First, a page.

Yellow street scene snowingWhat We Hunger For

Usually I blog about poems. This morning I was awakened with so many thoughts. I felt I had to write them down in order to properly proceed through them.

This week I went to a dinner & graduation at the OC Rescue Mission. People were leaving the Mission to begin their lives afresh. There were only about a dozen graduates, but the building was filled to capacity. As the single mothers graduated, they and their toddlers went to the stage to accept the awards. Both, mothers & their children received awards. The toddlers grasped their plaques tightly with little, dimpled fingers & toddled off to their new lives.

I was moved this morning thinking of one young man in particular. He had come to California from Boston looking for his dream life. He got into a troubling situation and could no longer afford his home in Boston. The Mission took him in for several years.   Now he was graduating and returning to Boston. When he went to the stage to accept his award, the audience went wild! They cheered as if he were a superhero who had just saved the planet. Afterward I asked a man who had been hugging him what this young man did. He said, “Nothing. It’s how he is! Sometimes he cooks here. Sometimes he cleans. He does whatever anyone needs. He’s a servant, you know? Everyone loves him because he’s humble, man. He’s like Jesus. No one’s like that anymore.”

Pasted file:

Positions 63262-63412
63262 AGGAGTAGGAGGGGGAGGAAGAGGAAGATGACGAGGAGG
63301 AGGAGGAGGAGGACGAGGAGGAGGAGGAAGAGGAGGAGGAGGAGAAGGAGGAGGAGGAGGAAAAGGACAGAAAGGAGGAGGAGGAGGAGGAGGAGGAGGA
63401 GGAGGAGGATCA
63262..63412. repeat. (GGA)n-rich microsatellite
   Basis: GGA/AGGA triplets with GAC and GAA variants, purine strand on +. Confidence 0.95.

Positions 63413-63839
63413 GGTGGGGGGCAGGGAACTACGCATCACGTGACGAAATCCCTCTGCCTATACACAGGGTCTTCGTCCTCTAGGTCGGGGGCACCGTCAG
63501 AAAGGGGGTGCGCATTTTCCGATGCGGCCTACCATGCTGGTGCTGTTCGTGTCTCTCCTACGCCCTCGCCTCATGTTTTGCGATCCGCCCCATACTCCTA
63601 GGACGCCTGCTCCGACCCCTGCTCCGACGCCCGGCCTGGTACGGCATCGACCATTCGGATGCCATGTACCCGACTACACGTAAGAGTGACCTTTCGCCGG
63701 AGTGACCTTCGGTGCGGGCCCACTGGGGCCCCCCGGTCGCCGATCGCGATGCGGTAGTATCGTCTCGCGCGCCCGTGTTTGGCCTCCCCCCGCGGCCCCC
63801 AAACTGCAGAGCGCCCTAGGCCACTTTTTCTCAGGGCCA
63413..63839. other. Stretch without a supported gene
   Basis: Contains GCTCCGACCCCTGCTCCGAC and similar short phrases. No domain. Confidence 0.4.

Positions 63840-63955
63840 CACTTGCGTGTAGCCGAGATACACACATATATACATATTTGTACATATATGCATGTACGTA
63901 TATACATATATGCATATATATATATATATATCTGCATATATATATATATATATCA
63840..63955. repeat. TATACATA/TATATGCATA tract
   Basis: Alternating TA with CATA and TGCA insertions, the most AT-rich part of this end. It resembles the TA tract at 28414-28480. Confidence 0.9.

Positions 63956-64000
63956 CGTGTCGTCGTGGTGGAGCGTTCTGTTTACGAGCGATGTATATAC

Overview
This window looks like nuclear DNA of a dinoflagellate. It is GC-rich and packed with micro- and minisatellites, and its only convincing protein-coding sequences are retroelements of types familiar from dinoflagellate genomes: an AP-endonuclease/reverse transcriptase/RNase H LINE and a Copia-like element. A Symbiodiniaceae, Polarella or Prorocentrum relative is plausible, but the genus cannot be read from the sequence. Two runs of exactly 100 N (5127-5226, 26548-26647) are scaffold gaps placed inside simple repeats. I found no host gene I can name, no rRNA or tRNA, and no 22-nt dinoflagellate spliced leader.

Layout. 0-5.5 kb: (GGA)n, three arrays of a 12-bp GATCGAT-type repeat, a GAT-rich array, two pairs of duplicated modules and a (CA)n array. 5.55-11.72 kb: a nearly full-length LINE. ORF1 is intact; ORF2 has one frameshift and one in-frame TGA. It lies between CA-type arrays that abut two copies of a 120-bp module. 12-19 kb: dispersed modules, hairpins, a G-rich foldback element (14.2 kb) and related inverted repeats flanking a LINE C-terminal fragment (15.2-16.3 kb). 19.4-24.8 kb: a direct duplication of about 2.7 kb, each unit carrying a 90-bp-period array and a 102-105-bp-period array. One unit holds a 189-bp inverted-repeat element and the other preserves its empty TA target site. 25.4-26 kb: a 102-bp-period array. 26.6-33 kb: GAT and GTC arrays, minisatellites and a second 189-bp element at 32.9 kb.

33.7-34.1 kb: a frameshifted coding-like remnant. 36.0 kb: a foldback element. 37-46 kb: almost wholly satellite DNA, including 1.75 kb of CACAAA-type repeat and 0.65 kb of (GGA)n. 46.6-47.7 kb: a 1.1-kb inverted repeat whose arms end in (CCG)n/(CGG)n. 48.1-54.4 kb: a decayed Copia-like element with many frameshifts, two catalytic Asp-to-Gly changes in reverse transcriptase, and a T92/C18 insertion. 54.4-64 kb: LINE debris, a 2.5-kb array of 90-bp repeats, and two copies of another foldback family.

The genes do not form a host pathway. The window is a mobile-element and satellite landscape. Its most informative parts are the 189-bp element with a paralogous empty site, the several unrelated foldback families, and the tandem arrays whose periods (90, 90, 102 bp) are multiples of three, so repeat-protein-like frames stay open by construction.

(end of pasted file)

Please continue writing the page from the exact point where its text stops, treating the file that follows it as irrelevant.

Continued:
I woke up with so many thoughts about what that meant to me personally. I instantly thought of my parents. They were both high school teachers & very active in the community. Both had their Masters in Education. Whatever they had they tirelessly shared with everyone.

With five kids, we seven lived in a tiny three-bedroom home until I was eight. I shared the room with my two brothers, sleeping on a trundle bed that collapsed each day & slid under my older brother’s bed. I remember sometimes that made me feel somewhat “temporary.” My younger brother slept in a crib. With my two sisters in their own room, sometimes I would resent the arrangement when I stepped on the green army men figures’s bayonets beneath my bare feet. But my brothers were a blast and we had a loop-to-loop matchbox racetrack that supplemented my dolls nicely. We also had a huge, full bookcase in our room, which I loved. Even though it fell one time & it might’ve killed me in the big ’73 earthquake if my trundle hadn’t flown across the hardwood floor with me in it.

Objectively I can say our house was the ugliest little house on the block, but we had a big back yard & an above ground pool with a slide. Our house was so fun though, it was always filled with people. Even the baseball teams wanted to come there instead of places with in ground pools and fidgety mothers.